The years following his conversion were not at all easy. Congdon’s extreme individualism, his latent rebellious instinct, continually hindered the further consolidation of his new faith. Only a deep personal relationship and friendship enabled Congdon to find the minimum stability necessary to live and work without giving into the self-destructive impulses so connected to his creative endeavors. In Assisi he met Paolo Mangini, a member of Pro Civitate, whose devoted and attentive friendship sustained him throughout the years to come. Mangini led Congdon to meet Don Luigi Giussani, founder of the Communion and Liberation Movement. Both men became long-term members of Don Giussani’s movement. During that period, a residential and meditation centre in Subiaco, in the abandoned monastery of Saint Lawrence, near the top of the Aniene valley, was created: Congdon used to spend there much of his summers.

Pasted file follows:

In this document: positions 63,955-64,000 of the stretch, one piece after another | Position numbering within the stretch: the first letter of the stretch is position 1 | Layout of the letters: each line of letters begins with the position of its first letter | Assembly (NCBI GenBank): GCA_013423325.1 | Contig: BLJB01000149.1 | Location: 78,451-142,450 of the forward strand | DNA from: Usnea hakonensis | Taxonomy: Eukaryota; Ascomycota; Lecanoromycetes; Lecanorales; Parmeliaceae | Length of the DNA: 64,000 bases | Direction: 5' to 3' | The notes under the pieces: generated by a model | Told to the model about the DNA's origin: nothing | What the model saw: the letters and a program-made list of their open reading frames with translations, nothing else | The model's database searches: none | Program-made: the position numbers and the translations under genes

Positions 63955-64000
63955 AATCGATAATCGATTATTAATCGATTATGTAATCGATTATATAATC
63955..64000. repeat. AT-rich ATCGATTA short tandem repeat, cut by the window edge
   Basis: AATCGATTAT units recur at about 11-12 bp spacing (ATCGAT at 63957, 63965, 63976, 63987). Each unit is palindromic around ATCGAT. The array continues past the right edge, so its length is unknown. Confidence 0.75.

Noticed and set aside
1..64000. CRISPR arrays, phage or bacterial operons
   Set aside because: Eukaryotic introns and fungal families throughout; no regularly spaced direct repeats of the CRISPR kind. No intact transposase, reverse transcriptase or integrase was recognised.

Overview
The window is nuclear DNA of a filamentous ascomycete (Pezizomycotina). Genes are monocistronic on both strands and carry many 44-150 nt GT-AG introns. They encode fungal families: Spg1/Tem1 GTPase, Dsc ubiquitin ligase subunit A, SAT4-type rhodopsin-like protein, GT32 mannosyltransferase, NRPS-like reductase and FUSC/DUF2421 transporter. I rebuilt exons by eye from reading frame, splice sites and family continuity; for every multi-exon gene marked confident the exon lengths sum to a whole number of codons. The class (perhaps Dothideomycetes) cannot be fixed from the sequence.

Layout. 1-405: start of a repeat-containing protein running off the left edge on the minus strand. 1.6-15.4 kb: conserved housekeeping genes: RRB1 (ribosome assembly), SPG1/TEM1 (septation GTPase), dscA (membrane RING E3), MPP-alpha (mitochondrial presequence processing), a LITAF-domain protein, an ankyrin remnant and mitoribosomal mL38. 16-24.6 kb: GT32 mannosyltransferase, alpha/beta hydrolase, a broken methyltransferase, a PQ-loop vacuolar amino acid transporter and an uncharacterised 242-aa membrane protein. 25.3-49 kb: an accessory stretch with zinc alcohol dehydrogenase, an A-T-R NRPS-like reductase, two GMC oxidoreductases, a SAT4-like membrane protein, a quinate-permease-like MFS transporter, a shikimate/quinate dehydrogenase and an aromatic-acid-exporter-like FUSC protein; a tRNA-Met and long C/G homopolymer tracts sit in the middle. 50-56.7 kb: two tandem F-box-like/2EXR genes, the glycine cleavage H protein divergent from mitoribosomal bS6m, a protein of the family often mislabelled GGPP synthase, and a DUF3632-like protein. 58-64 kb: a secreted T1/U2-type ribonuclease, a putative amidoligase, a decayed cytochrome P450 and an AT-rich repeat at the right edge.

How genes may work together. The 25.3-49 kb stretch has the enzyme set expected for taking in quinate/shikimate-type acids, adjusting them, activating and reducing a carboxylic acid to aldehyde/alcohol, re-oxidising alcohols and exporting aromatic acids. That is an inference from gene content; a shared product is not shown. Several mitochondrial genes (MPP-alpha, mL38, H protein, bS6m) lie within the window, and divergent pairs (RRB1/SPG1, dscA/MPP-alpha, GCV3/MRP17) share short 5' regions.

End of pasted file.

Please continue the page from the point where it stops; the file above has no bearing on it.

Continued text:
From 1960 to 1965 Congdon’s existential conversion overflowed to great effect into his painting. Over these years he almost exclusively painted religious subjects, and specifically the representation of the crucifix. His decision to paint liturgical subjects brought a dramatic end to his career. The cultural circles that had previously celebrated him began to accuse him of having ‘betrayed’ art, giving himself over to the Church.